The Talented Mr. Ripley is a psychological novel written by Patricia Highsmith in 1955.
The story stars Tom Ripley, a young gay American man who survives by performing diverse scams on the people around him. One day, he meets a high school acquaintance’s father, a rich man named Herbert Greenleaf. Mr. Greenleaf asks him to travel to Italy to bring back his son, Dickie, so that he can take over the family business. Having nothing better to do, and being paid to travel, Tom accepts and goes to meet him. In a series of events, Tom begins to fall for Dickie. However, Dickie, being a straight man, rejects his advances, which eventually leads Tom to murder him.
I believe the most interesting part of the novel is how it explores the special dynamics between Ripley, Dickie, and Marge, Dickie’s girlfriend. Having been written in the fifties, an era that is often characterized by its prudish and conservative society, it portrays well how the suppression and judgement of unconventional behaviors exhibited by marginalized minorities can lead to terrible events. Highsmith demonstrates how social control could easily cause queer people to see their sexuality in a perverted way, eventually enabling them to commit first degree murder. She does so by demonstrating Ripley’s behavior as he completely rejects his homosexuality, and by blaming society as responsible for Dickie Greenleaf’s murder. While the murder of Dickie seems simple on the exterior, by carefully analyzing Tom’s behavior and motives, it becomes clear that society is responsible for part of the blame.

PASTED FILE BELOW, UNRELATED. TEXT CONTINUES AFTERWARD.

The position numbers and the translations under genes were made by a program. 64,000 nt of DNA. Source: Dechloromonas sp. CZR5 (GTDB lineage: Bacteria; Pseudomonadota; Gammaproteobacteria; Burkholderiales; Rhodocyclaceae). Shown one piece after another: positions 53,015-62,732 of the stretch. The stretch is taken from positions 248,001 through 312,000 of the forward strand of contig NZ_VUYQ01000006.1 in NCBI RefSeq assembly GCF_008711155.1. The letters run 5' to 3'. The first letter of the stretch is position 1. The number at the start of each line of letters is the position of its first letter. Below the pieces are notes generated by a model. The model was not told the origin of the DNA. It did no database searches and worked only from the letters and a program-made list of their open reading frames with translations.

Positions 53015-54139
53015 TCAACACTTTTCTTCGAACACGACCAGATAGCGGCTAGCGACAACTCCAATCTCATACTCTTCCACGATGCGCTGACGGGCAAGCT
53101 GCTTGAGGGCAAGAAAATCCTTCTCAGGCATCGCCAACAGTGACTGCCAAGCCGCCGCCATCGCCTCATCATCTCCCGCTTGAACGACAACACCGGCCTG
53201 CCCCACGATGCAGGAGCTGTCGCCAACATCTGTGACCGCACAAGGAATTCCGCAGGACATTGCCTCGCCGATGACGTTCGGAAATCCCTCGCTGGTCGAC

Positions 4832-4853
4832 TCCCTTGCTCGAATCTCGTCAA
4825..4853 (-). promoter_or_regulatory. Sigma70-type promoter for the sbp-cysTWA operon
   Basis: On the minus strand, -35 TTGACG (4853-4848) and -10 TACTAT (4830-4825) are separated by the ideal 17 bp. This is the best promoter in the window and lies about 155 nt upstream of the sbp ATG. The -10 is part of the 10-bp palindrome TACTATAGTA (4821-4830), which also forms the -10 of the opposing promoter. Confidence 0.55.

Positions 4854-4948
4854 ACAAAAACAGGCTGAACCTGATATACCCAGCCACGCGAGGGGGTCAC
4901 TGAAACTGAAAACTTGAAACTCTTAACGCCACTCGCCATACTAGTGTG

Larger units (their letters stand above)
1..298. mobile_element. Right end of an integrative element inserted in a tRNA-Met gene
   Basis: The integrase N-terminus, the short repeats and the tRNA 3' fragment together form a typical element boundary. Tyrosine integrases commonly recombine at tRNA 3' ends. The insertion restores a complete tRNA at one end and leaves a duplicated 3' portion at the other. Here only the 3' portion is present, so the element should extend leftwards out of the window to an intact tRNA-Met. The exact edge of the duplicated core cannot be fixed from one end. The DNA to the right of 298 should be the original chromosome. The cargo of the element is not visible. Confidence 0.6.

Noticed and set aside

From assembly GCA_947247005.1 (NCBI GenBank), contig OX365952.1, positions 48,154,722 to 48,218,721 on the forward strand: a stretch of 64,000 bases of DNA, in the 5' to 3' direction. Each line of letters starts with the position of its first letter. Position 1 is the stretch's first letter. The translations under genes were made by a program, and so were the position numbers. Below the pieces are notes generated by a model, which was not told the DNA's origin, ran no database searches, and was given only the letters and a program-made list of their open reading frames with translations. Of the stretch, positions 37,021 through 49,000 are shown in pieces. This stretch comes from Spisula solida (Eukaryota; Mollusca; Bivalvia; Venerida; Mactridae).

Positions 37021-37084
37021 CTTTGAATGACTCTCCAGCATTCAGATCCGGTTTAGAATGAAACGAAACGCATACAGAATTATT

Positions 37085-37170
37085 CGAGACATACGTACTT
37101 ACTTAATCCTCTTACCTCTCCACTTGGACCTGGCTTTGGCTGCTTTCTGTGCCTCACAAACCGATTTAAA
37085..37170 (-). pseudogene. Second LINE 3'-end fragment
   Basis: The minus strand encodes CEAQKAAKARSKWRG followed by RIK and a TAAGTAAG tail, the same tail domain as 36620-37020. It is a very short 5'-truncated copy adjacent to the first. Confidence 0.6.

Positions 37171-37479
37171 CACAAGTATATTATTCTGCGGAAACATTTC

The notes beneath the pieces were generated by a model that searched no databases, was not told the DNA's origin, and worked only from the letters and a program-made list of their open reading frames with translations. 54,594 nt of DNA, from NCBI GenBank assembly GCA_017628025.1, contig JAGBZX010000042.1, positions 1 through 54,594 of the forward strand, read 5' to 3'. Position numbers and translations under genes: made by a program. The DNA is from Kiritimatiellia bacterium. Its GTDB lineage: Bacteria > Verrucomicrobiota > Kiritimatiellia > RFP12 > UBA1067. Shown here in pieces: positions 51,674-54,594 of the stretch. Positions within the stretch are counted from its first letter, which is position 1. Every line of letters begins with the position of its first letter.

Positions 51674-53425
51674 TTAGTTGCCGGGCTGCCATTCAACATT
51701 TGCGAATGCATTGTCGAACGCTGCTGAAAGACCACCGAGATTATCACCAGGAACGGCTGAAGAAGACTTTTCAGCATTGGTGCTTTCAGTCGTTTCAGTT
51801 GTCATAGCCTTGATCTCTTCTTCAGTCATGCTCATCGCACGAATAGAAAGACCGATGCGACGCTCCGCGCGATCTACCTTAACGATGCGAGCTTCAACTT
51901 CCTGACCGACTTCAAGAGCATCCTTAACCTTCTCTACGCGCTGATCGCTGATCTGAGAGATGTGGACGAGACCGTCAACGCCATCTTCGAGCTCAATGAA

The image above is of Patricia Highsmith, the author.
In 1999, the novel was adapted to a movie. Here's the trailer: